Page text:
Before you head out to dinner, pour yourself a cup of green tea. The active ingredient in green tea, EGCG, boosts levels of cholecystokinin, or CCK, a hunger-quelling hormone. In a Swedish study that looked at green tea's effect on hunger, researchers divided up participants into two groups: One group sipped water with their meal and the other group drank green tea. Not only did tea-sippers report less of a desire to eat their favorite foods (even two hours after sipping the brew), they found those foods to be less satisfying.
Researchers studied the coffee habits of New Yorkers and discovered that two-thirds of Starbucks customers opted for blended coffee drinks over regular brewed coffee or tea. The average caloric impact of the blended drinks was 239 calories. Switch to tea just once a day and you’d lose 25 pounds this year! (Actually, you may lose more, as coffee has been linked to belly fat storage. A research team in Washington found that five or more cups of Joe a day doubled visceral fat.)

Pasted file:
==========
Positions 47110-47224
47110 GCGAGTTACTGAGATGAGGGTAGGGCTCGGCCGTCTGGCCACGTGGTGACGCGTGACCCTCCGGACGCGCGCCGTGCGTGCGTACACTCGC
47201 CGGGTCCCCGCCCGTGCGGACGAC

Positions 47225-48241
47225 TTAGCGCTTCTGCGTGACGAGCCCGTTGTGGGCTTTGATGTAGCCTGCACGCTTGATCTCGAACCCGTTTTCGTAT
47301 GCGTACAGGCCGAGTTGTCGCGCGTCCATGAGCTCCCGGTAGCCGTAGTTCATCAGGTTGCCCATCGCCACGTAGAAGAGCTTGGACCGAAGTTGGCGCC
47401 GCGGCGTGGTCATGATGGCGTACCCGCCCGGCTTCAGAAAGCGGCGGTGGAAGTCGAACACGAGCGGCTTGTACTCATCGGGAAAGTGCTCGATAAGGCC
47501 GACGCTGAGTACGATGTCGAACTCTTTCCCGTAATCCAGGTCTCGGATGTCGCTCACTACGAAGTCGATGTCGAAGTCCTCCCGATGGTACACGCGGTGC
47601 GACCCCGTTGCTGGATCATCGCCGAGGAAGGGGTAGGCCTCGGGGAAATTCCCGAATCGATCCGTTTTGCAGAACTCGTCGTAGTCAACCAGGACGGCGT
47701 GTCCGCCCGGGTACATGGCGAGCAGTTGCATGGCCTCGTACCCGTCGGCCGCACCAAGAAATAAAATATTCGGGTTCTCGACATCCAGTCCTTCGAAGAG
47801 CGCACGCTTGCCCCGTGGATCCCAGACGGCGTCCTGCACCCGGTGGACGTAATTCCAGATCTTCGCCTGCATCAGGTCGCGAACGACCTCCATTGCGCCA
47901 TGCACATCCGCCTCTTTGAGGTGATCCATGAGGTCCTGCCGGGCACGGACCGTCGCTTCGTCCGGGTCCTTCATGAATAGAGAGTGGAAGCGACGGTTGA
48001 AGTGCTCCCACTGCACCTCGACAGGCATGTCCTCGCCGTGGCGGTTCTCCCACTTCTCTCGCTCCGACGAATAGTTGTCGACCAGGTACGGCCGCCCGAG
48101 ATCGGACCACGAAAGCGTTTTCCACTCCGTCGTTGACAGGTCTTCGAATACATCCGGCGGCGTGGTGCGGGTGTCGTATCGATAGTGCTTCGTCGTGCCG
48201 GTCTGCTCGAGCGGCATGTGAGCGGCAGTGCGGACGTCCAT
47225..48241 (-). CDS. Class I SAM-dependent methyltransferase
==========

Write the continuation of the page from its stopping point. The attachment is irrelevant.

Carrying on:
Does the body type theory work in these cases? Well, knowing that you’re a pear or an apple is useful for identifying those exercises that can help you achieve a more proportionate appearance, but focusing more on the upper body or on the legs might not be effective in reducing the belly fat. So today we’ll talk about the Belly type theory, launched by chiropractor Eric Berg, author of a book called The 7 Principles of Fat Burning.